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Nursing Home Infections

A new study in the American Journal of Infection Control found that 15% of our nursing homes received poor marks for controlling infection.
Things are a little dirty. Okay. So what? The “so what?” answer makes you do a double take: infections kill 400,000 nursing home residents each year.

It is important to make clear that due diligence from the nursing home would not have changed the outcome for the vast majority of these people. Still. That is an incredible stat. The Internet provides so much great information but one of the great downsides is statistics are more meaningless than ever, even good statistics. If an unassailable study came out that said kids who have first names starting with the letter “S” scored 200 points higher on the SATs, people would start naming their kids Sarah and Steve for a few weeks and then everyone would forget about it.

The study concluded that this is a problem that causes real human suffering, finding a strong correlation between low staffing levels at these nursing homes and the receipt of an infection control deficiency citation. Trying to run a nursing home on the cheap, then, is correlated with a higher infection risk.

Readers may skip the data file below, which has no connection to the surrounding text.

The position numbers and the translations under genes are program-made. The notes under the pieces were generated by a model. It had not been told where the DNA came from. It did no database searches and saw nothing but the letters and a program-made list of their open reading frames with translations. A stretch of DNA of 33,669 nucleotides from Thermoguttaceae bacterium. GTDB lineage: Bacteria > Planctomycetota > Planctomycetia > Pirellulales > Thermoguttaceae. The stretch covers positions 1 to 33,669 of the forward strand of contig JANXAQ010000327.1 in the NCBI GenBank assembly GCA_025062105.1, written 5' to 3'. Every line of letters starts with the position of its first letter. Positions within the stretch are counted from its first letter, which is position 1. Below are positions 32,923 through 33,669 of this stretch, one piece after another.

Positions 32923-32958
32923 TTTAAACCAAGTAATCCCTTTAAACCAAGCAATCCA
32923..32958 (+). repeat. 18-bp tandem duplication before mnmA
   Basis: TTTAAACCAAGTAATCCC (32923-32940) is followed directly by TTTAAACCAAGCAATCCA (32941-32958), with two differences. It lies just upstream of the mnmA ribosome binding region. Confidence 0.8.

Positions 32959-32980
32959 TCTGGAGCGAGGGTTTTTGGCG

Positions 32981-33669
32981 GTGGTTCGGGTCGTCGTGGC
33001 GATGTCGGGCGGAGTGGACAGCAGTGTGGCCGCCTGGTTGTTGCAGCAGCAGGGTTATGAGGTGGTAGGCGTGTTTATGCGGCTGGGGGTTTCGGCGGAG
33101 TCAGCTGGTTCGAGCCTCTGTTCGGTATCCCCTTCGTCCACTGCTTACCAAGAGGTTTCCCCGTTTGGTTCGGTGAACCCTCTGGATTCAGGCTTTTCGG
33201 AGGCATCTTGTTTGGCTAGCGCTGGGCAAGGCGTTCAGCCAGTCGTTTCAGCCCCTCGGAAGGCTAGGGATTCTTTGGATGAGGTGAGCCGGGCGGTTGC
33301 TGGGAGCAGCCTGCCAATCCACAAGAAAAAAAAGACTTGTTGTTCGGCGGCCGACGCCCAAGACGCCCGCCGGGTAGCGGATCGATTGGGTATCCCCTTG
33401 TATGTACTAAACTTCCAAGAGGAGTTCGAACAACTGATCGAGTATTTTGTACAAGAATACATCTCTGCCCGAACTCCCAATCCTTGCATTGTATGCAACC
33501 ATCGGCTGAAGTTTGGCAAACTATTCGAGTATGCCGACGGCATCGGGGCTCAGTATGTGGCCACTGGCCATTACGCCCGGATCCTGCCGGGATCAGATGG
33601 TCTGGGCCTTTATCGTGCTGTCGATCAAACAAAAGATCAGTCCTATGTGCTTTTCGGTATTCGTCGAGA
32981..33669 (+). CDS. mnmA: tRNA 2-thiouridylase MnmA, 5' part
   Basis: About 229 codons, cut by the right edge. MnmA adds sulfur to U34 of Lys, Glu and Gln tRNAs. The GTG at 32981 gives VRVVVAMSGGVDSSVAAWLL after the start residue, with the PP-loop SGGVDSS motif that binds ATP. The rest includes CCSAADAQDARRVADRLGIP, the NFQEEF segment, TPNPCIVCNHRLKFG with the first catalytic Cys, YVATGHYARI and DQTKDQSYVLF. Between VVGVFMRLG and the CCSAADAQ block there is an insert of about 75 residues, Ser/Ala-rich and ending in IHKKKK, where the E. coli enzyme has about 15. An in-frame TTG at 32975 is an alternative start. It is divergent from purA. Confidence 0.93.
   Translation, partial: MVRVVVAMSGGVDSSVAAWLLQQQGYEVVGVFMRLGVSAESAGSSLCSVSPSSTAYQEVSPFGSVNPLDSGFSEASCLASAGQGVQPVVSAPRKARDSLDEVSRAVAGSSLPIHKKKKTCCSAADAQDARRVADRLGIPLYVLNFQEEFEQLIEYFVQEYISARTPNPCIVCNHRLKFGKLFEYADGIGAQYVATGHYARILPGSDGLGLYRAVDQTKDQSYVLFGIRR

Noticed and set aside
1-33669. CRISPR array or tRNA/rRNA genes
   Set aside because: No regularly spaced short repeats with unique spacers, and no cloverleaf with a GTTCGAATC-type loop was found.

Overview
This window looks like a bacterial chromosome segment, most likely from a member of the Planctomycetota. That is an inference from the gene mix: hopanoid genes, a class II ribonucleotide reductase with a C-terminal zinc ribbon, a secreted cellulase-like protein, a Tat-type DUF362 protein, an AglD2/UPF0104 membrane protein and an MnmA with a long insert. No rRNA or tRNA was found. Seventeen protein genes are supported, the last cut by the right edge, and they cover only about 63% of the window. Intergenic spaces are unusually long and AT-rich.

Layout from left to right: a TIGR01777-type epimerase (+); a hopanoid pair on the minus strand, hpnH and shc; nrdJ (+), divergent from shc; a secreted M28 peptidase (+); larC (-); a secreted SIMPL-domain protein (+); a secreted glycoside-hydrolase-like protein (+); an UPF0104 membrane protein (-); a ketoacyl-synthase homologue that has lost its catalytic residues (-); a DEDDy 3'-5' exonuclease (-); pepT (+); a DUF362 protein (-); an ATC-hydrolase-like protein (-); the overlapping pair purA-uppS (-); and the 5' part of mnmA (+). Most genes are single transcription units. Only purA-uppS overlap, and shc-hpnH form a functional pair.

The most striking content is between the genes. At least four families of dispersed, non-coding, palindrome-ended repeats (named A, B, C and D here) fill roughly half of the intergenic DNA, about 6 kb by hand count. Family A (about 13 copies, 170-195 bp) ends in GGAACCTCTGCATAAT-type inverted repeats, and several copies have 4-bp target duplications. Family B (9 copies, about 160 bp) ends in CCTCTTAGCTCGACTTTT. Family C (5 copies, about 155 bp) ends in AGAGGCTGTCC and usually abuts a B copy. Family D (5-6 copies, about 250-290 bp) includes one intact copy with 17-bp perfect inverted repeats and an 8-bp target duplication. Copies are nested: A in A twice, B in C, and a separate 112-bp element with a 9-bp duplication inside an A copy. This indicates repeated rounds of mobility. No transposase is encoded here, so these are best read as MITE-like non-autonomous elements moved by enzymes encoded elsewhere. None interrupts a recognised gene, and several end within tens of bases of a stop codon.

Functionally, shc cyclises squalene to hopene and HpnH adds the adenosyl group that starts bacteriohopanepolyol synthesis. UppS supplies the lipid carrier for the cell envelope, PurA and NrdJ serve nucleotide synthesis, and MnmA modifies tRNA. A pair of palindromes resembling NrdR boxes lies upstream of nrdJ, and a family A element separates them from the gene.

Of course, this statistic is one that nursing home lawyers representing nursing homes can pull out to defend infection lawsuits. “Sure the woman got an infection. But 400,000 nursing home residents die from infections every year.”

There is some truth to this argument. But it is also true that some portion – a portion that is just too high – of this 400,000 died as the result of nursing homes that did not properly focus on the need to keep their living facility clean.